ABORTION CASE: Twenty-nine years after affirming a woman's right to choose in deciding a Pennsylvania lawsuit against then-Gov. Bob Casey Sr., the U.S. Supreme Court is set to revisit the issue, potentially with very different results. This time, a Mississippi-based abortion case is headed before the court's conservative majority, with implications for Roe V. Wade and abortion rights nationwide, The Guardian reports.

CASE DISMISSED: Charges have been dropped against a former Philadelphia SWAT officer seen pepper-spraying George Floyd protesters on I-676 during a police siege last summer. NBC10 reports a judge dismissed related charges against Richard Paul Nicoletti, saying he was authorized to clear the highway and given pepper spray to do so.

ADDED OVERSIGHT: A Delaware County juvenile detention center that temporarily closed after reports of "physical, sexual, and psychological abuse" will be overseen by a new board helmed by three councilmembers, the county controller, and six appointed members of the public. WHYY says an investigation of the center is still pending.

BARLETTA'S IN: Republican Lou Barletta is running for governor of Pennsylvania in 2022, the Associated Press reports, following up on a failed, Trump-endorsed U.S. Senate bid in 2018. Known publicly for his anti-immigrant stance and 2020 election denials, Barletta hopes to get Trump's backing once again. "I'm going to try to earn it," he said.

'NEW DEAL': Senate Democrats have unveiled their spending priorities for some $7 billion in federal COVID-19 relief funds. The "New Deal for Pennsylvania" plan includes large allocations for education, the economy, public health, and infrastructure. It also includes $100 million for gun violence prevention, per the Capital-Star.

GO VOTE: In case you missed it above, today is primary day in Pennsylvania. Most of the action belongs to registered Democrats and Republicans, but all voters, regardless of affiliation, will be asked to weigh in on four ballot questions. Spotlight PA has everything you need to know to vote.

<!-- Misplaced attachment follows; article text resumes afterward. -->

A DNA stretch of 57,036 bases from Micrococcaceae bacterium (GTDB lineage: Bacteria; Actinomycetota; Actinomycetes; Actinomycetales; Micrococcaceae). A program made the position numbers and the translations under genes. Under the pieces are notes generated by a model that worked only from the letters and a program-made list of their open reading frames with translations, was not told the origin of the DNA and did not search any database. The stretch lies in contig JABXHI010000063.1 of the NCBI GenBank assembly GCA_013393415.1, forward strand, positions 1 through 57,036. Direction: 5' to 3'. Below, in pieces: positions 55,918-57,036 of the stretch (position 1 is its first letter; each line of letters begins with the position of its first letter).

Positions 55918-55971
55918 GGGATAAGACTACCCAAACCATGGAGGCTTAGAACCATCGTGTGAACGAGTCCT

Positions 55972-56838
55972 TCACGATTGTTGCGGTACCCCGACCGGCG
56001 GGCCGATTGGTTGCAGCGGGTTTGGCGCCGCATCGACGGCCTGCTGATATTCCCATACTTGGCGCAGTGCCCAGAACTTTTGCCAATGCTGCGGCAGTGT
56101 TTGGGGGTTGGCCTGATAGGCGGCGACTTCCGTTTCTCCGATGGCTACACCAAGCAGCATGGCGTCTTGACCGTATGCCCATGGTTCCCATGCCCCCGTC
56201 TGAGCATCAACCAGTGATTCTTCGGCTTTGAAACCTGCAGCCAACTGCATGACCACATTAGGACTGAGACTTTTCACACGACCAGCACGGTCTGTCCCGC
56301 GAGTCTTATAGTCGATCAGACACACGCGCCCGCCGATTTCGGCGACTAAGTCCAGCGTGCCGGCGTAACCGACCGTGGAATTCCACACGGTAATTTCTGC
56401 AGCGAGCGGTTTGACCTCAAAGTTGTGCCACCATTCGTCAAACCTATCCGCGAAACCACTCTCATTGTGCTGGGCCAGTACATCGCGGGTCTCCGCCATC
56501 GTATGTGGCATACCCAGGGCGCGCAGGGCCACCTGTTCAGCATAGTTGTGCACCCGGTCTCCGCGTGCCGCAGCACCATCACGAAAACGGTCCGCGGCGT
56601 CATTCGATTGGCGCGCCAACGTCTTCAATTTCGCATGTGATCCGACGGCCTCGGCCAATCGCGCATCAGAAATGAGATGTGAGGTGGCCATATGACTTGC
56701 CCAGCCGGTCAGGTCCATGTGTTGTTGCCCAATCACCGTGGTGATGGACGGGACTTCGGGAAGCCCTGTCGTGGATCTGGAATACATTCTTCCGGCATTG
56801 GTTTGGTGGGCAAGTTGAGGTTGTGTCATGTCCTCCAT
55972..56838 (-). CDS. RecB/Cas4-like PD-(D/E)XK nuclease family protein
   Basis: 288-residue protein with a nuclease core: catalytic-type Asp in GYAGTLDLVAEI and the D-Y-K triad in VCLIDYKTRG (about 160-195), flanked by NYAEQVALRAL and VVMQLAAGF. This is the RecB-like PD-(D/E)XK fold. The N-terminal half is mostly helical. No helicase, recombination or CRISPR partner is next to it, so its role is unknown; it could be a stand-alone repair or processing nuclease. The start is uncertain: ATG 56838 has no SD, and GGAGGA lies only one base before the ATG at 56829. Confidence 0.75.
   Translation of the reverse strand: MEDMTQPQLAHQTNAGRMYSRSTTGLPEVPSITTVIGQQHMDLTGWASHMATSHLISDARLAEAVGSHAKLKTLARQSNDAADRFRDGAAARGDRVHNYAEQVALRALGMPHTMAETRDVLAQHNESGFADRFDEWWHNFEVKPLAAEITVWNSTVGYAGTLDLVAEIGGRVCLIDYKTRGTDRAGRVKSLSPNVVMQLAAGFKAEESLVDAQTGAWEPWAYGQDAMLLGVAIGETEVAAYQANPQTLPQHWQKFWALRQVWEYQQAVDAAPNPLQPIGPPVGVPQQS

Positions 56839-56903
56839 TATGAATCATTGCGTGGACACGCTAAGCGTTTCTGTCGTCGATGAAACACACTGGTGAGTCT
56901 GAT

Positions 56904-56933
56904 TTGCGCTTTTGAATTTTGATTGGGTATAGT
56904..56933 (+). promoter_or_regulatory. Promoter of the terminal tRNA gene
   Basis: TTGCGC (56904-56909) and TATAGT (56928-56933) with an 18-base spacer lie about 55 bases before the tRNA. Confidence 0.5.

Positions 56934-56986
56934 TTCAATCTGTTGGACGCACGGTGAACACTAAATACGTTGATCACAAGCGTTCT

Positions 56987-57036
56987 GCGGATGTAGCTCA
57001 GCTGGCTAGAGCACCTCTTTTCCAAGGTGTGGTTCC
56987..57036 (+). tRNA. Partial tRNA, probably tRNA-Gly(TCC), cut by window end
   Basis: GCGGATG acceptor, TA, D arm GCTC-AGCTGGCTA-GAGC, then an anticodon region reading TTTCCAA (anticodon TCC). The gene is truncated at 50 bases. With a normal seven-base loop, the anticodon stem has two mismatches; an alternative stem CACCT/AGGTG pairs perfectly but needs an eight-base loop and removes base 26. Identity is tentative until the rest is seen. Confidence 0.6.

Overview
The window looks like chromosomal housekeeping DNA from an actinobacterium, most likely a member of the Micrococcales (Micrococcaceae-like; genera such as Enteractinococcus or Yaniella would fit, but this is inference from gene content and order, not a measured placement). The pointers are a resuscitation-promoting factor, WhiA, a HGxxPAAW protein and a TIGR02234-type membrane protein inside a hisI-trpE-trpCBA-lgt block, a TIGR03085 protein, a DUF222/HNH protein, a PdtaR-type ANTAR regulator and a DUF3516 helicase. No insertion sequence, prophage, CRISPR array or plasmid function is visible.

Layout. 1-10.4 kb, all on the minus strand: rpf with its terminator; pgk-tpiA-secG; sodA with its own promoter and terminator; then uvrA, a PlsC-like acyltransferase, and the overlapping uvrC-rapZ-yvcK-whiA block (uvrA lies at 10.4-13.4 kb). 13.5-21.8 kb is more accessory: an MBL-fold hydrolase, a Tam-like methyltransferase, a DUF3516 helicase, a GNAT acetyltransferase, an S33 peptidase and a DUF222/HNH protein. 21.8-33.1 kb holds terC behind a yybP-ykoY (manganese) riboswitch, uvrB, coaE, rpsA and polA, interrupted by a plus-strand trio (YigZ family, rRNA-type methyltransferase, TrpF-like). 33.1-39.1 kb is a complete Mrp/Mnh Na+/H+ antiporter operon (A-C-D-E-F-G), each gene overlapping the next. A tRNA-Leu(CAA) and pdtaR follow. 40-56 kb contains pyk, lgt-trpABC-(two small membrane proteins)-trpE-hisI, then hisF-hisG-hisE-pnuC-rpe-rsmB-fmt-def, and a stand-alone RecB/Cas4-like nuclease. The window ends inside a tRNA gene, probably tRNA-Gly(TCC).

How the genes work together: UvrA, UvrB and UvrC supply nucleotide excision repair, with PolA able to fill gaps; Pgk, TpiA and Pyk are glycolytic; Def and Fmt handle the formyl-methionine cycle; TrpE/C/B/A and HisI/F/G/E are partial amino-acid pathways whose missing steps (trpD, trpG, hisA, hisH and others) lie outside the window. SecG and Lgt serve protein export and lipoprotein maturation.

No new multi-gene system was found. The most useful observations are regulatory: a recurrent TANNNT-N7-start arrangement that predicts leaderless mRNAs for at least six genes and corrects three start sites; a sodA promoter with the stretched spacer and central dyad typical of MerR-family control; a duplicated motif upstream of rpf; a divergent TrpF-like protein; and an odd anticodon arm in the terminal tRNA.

NAME CHANGE: A survey found 90% of South Taney Street residents in Philadelphia want the street named for someone other than Roger B. Taney, the author of the infamous Dred Scott legal ruling. Even with that support, change is moving slowly. Billy Penn explains why and why it matters.

INFORMATION SUPERHIGHWAY: America's first federally funded highway is bringing the information superhighway to underserved Fayette County residents. The Post-Gazette reports wireless internet hotspots have been activated along Route 40 there to close longstanding rural access gaps.

OLD SCHOOL: Apparently vintage carousel animals were very popular with thieves. Waldameer Park & Water World found out the hard way when carvings by some of the country's best artists were stolen there in the 1980s. Erie Times-News has an appreciation of the art form.

TIL: Ed Metka grew up in Chicago during the heyday of trolley travel. Decades later, he decided to wax nostalgic by purchasing 14 trolley cars that he then transported to land he bought in Somerset County, per Atlas Obscura. And with that, the Windber Trolley Graveyard was born.
Unscramble and send your answer to scrambler@spotlightpa.org. We'll shout out winners here, and one each week will get some Spotlight PA swag.

Yesterday's answer: Onomatopoeia

Congrats to our daily winners: Mary Ellen T., Bob R., Craig W., Irene R., Becky C., Beth T., Susan D., Neal W., Bill C., Steve D., Stephanie J., David I., Michael D., Fred O., Mark C., Parker B., Maureen G., Vince C., Joan S., Kate P., Don H., Jill A., Dennis M., Myles M., Adrien M., Kim C., Doris T., Dixie S., Jeff M., James B., George S., Joel S., Karen A., Heidi B., Dianne K., Johnny C., Carol S., Mary Kay M., Suzanne S., Diane P., Patricia R., David S., Cynthia P., David W., Barbara G., Luke E., Theodore W., Elizabeth W., Ann and John P., Elaine C., Rick D., Bruce B., Eddy Z., Lex M., John H., Karen W., Judy M., Michelle T., and Bruce T.